Where’s the Balance?
Most of us aren’t so easily defined by either the “helicopter” or “free range” label. That’s because for some parenting tasks — for example, how children behave as guests in other homes — you might lean toward the helicopter side of things. You wouldn’t let your child, say, ransack the neighbor’s pantry looking for treats.
On the other hand, you might be more inclined to stray toward free-range territory on some school matters, like letting your child deal with the consequences of missing homework, for example.
“The middle ground between these two parenting styles is the most effective way to raise healthy, happy children,” says Petruk.
It’s best to try to take as objective of an approach as possible. If your parenting style is starting to cause problems for your child, be honest with yourself and consider easing up a bit.
Kathleen M. Reilly is a writer and mom in the Triangle. Visit her online at kathleenreilly.com.
Are You a Free-Range or Helicopter Parent?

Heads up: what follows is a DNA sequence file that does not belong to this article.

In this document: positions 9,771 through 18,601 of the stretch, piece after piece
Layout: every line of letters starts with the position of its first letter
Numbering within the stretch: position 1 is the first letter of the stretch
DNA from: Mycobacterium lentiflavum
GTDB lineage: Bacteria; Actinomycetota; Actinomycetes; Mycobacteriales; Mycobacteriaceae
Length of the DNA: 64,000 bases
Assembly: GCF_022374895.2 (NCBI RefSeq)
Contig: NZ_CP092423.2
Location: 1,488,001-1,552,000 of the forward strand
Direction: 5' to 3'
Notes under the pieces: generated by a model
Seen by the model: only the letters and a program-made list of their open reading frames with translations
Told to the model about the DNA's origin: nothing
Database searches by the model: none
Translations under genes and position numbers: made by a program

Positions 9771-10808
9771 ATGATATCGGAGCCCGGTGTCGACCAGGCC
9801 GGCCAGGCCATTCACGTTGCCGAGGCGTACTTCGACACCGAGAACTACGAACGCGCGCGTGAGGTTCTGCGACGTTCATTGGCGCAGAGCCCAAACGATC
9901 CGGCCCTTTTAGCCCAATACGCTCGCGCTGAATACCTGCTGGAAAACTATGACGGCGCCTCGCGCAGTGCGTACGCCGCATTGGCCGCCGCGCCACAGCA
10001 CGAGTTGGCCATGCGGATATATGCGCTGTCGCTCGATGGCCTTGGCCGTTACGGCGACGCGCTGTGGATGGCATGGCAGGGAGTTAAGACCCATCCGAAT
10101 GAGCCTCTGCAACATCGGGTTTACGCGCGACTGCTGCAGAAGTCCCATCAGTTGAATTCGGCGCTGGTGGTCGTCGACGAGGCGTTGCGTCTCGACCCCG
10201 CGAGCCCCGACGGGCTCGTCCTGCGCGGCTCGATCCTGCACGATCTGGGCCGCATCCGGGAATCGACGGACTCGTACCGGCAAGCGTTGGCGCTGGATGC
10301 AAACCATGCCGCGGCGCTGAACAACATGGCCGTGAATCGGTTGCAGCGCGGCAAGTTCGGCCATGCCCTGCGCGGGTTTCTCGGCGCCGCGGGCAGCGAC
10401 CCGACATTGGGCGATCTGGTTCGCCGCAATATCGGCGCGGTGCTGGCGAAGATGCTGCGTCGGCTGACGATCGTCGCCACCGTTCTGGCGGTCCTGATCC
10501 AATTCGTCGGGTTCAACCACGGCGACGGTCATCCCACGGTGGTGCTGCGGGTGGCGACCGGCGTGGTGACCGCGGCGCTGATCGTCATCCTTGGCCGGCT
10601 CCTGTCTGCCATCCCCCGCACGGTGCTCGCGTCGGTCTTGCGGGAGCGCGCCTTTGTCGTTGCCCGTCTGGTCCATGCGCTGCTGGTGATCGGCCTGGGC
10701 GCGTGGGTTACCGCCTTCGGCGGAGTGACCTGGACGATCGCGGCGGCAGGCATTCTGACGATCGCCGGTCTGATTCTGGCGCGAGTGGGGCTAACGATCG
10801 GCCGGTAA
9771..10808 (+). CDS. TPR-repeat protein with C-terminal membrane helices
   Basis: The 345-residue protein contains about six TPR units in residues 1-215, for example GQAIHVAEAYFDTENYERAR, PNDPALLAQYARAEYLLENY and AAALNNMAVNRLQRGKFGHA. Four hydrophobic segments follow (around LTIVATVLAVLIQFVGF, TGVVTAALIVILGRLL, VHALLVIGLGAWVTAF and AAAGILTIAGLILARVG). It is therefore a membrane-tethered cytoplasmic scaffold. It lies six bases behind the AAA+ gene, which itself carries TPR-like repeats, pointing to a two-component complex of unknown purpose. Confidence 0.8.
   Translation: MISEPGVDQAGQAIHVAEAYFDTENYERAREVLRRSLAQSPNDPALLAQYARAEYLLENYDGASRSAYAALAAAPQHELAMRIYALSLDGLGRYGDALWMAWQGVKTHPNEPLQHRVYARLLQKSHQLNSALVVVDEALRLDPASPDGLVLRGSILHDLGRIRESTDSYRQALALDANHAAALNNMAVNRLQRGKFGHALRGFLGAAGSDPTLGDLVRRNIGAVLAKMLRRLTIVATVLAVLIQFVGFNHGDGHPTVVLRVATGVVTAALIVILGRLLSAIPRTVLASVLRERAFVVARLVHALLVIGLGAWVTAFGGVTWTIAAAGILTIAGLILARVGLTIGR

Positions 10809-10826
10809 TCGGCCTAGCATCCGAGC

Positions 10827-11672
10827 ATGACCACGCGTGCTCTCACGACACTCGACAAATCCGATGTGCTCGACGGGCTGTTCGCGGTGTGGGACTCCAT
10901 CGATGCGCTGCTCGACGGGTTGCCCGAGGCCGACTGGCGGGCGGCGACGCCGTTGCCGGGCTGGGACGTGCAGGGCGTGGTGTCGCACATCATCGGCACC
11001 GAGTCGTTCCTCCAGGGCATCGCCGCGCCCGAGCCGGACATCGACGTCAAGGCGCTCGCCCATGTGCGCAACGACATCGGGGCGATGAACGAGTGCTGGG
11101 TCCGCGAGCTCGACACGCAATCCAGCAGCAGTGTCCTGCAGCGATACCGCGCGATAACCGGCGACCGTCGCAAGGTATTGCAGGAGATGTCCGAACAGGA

Take this informal quiz to see where you fall on the parenting-style spectrum.
1. Would you feel comfortable having your elementary-age child walk to a friend's house in the neighborhood alone?
2. Would you let your 10-year-old walk to the bus stop each morning alone?
3. Would you allow your 9-year-old to use the oven and stove if you are in the yard?
4. Has your child gone swimming at the beach or at a pool without you?
5. Does your child climb trees, ride skateboards, or play on high playground equipment without you close by?
If you answer “yes” to most of these questions, you might resonate with free-range style of parenting. If you answered “absolutely not” to most of these, you might be comfortable with helicopter or at least remote-controlled-airplane style of parenting.
Source: Dr. Kristen Wynns, Wynns Family Psychology, Raleigh.